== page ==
Utilizing dancers with white body paint and face makeup dancing against a rainbow background and warriors dancing against curtains and murals, Blacclites is an experimental project that combines practical and aesthetic elements to portray racism and oppression.
The six-minute film was created as a project for the USC Jaunt Cinematic Virtual Reality Lab that revolves around the journey of the neo-native party, a fictional revolutionary group/political party with the goals of combating racism and prejudice.
Blacclites is directed by senior film production major Aaron Ashby, produced by senior art major Kevin Ramlal, with art direction by senior art major Michael Chang. The three graduated in May.
The project, which first screened in May as a part of Visions and Voices, encompasses some of the best artists at USC from a variety of disciplines, including Kaufman School of Dance, USC School of Dramatic Arts, USC School of Cinematic Arts, Thornton of School of Music and Roski School of Design. It is set to run again in August and will be available for viewing online.
Ashby and Chang wanted to bring people of color together from different disciplines to get USC to be more open-minded and inclusive about the South L.A. community.
The virtual reality film starts off with an all-black, 360-degree view, slowly dissolving into a flat image of a purple crystal lamp seated atop a black monolith, glowing in a cloud of fog.
Blacclites is built off of Re: Manifest Destiny, Chang’s senior art thesis that focuses on Los Angeles and the various conflicts in the city in context of race and space to the extremes.
“The fiction allowed me to work in the gap between reality and imagination. I didn’t want to be restricted to the role of a documentarian because I wanted my positions and opinions fully invested,” Chang said.
The first big project that Chang and Ashby collaborated on was Jukebox in 2014, when the pair developed the concept of neo-native, which is the central theme and aesthetic of Blacclites.
“Both of us just make a ton of work on our own, and then when one of us has a project big enough to fit both of our skill sets/visions, then we dive in,” Ashby said. “Usually it’s a very immersive/multimedia experience for the audience. Any time we do something together, there’s a central concept we can unite our work under.”
Blacclites is broken into five parts, each representing oppressive states visualized. The set is a hexagonal shape and takes the form of a dance floor, with dancers expressing the mood of the group through interpretive movement.
Parts one and two are in the black room, which introduces the story of the neo-native party, a diverse group of people who fight against racism and help the marginalized. They are shot with the Jaunt VR camera using black lights — a concept that Chang idealized but has never been experimented with before.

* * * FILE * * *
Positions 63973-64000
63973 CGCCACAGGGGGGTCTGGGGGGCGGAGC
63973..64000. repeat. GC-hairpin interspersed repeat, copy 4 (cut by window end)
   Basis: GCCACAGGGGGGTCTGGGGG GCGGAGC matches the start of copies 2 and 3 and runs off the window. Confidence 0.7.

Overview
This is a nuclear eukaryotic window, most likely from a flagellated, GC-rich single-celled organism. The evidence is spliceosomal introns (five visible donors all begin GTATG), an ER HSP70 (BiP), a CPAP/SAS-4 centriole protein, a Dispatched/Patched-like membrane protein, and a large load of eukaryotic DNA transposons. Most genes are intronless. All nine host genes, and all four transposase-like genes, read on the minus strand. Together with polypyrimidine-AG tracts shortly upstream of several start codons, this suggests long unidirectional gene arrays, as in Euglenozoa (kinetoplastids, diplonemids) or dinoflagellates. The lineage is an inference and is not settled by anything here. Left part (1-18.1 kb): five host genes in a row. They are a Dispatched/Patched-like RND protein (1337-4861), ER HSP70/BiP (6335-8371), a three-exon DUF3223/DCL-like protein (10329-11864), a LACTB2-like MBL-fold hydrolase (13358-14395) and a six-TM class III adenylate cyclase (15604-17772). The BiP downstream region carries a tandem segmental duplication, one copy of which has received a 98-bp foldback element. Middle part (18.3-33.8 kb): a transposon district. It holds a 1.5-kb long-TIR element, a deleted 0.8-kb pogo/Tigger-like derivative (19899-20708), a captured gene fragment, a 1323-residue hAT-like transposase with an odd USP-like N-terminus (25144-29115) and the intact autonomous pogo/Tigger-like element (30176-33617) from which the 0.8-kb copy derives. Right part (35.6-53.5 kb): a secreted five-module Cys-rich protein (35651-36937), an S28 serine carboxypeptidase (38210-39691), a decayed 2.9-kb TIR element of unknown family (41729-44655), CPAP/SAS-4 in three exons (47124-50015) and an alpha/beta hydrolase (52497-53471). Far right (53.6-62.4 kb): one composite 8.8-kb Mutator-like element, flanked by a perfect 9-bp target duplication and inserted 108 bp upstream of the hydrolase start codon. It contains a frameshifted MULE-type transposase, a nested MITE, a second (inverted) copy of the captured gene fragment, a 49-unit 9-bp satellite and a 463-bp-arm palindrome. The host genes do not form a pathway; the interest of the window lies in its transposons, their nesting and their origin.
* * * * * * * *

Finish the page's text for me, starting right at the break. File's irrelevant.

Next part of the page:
“The rainbow room does not use the black lights and highlights the false harmony and universalization of social equality pushed forwards by America,” Chang said.
Chang made the decision to make the rainbow out of sharp, slanted lines rather than curves.
“The progression from the room leads from that false harmony to violent conflict through the vandalizing of the perfect sleek lines,” Chang said.
The fourth room, the red room, depicts anger and frustration toward the racial conflict. With solid red walls and intense masked breathing, the viewer is taken into an emotional lair with strong conflict and passion.
The last room is the throne room, similar to the first in terms of disparate aesthetic. Each creative lead of the film embodies its own separate styles.
Ashby always knew that he wanted to create commercial films over artistic, abstract films, but felt that this film is a perfect combination of both.
Ashby said that receiving an education at USC made him realize that students at USC engage in issues differently than most people back in his home state of North Carolina.
“At USC, people emphasize the psychology behind the issues and its larger global history,” Ashby said. “I would say I was pretty woke in terms of religion and race but I didn’t know as much about gender and sexuality [before I came to USC].”
He owes much of his heart for social justice to his mother, who was always “dropping knowledge” about issues in race, gender and sexuality. He said he feels lucky that he grew up in a household and environment where he could talk about these issues.
While his film was entirely made in virtual reality, he actually had no knowledge of this cutting-edge technology before coming to USC.
“I was intimidated when I first came to USC. Like I was good at editing software and design but because I wasn’t a genius coder, I told myself that I was inferior but I took some classes and got a really good sense of the history and what’s behind the technology,” Ashby said
When explaining how creating virtual reality works, Ashby described the intricate process that many USC classes taught him.
“Basically, [virtual reality] means you have six cameras and they’re all shooting at once and you need them to be combined into one continuous image,” Ashby said. “There’s also stitching software that allows you to do that.”
In terms of the future, nothing is off limits. Ashby hopes to create more interdisciplinary content that works in many formats.
“I’m open to creating anything whether it’s graphic novels, regular novels, plays, comic books, art gallery, fashion line or a dope hip-hop album — that’s how you experience the world.”
Blacclites will hold its final screening on Aug. 24 at Jaunt Studios in Santa Monica. The performance will be available for viewing after on the Jaunt VR website for desktop, iOs and web.
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